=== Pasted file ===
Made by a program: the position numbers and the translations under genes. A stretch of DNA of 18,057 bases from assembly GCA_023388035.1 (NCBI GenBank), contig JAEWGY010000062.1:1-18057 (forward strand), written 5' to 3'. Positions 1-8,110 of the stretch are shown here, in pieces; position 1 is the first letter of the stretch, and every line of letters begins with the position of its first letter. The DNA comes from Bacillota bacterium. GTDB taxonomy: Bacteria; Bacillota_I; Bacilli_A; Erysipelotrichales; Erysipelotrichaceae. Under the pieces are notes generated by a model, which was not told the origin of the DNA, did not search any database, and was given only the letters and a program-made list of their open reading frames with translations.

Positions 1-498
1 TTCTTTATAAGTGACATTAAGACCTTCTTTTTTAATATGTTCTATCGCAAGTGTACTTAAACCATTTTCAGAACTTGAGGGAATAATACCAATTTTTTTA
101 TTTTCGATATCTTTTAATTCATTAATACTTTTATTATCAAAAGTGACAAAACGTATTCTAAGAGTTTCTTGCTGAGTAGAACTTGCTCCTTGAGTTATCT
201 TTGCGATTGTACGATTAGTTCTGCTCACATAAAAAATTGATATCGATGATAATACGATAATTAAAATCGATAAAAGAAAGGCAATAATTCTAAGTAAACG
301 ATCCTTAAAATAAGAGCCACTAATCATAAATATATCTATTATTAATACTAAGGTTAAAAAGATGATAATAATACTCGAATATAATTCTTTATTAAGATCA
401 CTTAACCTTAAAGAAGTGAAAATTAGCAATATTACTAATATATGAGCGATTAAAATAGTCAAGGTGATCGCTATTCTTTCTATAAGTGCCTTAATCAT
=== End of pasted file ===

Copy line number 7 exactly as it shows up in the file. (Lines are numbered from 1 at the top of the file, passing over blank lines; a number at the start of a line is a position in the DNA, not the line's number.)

401 CTTAACCTTAAAGAAGTGAAAATTAGCAATATTACTAATATATGAGCGATTAAAATAGTCAAGGTGATCGCTATTCTTTCTATAAGTGCCTTAATCAT